On Jan. 28, 1981, President Ronald Reagan lifted the federal government’s remaining domestic petroleum price and allocation controls in the United States, helping to end the 1970s energy crisis and begin the 1980s oil glut.
The deregulatory move had been begun by Democrats in Congress, particularly Sen. Ted Kennedy, but had been placed on a gradual schedule, and the whole effort clouded with talk of “windfall profits” and a tax on those allegedly unfair returns on investment.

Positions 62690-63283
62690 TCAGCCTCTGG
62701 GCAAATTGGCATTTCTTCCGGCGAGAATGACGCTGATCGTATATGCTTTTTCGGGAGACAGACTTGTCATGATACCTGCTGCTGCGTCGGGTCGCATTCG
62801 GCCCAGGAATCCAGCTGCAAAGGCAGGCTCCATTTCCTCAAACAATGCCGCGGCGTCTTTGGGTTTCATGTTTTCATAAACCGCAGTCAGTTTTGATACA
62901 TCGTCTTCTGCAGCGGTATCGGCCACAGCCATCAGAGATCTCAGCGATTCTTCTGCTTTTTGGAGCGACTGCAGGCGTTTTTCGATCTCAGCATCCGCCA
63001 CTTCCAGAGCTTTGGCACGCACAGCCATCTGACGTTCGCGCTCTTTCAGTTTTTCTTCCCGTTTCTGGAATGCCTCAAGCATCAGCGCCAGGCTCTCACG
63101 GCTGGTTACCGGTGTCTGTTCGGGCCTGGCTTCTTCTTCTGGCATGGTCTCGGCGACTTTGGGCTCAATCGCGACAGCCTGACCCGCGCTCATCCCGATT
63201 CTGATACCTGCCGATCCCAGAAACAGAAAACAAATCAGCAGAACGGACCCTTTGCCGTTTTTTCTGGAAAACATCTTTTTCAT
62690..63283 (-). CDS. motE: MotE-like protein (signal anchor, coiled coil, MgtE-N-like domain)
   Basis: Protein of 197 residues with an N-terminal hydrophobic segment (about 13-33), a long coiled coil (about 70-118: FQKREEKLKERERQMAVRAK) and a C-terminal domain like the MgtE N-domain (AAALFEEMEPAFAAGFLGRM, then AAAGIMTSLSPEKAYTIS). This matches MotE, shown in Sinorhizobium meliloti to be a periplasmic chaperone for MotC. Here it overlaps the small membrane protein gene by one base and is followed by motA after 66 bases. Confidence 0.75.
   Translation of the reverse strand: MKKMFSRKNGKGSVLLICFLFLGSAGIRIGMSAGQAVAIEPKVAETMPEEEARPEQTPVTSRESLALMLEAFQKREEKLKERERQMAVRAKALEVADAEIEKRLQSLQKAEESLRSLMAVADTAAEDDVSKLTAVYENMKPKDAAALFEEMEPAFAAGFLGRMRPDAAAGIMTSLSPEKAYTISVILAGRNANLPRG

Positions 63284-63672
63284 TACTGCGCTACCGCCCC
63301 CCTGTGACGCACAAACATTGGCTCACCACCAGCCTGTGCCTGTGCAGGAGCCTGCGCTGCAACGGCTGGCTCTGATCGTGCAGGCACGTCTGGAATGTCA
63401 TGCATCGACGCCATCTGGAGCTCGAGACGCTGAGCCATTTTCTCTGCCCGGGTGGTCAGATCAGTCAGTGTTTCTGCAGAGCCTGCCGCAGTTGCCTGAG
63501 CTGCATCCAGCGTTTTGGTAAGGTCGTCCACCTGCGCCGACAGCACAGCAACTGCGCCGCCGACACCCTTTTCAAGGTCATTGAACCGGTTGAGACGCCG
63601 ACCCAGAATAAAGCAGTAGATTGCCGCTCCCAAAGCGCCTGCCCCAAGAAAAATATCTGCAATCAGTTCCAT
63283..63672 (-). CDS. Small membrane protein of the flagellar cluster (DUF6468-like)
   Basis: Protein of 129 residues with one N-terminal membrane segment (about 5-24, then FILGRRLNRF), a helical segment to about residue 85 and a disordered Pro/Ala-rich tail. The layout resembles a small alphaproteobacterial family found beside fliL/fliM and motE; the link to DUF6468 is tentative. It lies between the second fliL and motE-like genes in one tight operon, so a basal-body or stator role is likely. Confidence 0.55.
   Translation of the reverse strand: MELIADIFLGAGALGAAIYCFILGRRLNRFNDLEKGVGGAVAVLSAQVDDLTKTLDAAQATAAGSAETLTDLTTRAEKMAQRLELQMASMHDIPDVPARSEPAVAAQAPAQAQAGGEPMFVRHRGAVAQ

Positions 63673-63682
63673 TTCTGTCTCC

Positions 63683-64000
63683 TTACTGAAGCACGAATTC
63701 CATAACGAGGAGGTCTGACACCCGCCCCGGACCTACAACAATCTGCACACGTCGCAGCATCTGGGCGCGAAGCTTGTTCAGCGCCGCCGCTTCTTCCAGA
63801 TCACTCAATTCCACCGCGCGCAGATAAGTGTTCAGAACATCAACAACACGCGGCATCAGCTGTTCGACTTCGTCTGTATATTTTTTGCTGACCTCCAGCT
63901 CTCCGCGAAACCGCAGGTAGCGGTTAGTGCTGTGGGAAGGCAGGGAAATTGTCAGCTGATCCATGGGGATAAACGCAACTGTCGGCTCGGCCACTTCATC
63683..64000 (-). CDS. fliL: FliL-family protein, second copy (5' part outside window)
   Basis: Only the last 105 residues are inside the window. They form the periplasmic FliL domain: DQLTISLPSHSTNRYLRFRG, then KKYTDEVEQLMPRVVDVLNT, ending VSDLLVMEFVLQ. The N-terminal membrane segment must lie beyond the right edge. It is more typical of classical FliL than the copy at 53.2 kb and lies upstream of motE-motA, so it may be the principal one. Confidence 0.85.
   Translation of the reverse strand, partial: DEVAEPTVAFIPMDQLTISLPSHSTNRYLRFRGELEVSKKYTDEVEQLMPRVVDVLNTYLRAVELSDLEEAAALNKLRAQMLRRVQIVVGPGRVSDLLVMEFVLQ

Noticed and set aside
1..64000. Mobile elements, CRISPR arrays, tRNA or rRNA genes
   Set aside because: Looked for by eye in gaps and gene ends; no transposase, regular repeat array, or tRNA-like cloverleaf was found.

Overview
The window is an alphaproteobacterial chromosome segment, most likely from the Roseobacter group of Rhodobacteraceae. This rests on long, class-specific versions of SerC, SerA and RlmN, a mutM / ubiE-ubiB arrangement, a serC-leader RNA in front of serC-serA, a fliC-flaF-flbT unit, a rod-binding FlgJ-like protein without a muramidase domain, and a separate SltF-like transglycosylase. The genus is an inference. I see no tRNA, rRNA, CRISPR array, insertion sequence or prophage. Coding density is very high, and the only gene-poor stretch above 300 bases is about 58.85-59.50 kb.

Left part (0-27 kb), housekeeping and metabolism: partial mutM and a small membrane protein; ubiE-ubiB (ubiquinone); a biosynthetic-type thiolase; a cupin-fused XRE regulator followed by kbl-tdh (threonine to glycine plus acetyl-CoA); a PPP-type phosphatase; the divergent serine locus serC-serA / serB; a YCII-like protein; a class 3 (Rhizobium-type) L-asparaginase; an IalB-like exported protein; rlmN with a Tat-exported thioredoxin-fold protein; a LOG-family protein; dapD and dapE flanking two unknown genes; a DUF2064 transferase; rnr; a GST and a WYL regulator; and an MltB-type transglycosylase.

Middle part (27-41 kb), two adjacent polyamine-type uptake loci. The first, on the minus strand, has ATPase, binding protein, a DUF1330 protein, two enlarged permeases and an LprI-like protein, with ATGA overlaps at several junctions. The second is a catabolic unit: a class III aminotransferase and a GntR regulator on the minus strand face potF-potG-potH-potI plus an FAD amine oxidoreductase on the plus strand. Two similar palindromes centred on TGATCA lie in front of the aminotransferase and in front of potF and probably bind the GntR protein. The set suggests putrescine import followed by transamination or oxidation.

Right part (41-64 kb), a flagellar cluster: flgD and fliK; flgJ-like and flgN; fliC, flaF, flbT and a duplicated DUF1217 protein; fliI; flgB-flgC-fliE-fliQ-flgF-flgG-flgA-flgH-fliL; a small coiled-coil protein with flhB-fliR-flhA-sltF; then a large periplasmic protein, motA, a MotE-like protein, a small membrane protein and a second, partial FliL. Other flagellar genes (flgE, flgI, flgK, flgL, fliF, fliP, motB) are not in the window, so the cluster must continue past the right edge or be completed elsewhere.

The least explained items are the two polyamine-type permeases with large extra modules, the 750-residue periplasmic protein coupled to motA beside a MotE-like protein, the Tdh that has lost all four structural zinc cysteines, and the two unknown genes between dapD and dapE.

On January 28, 1912, Belgian economist Gustave de Molinari died. One of the last major economists of the French Liberal School, heir to Frederic Bastiat, and a prominent advocate of free trade, Molinari’s last book, The Society of To-morrow (the only one of his many books to be translated into English in his day) envisioned a future of extremely limited government, and argued against the growing tide of socialism and war that was becoming all too apparent as the future of Europe.
Indeed, the old liberal order of Europe ended with the beginning of the Great War, exactly two and one half years after Molinari’s demise.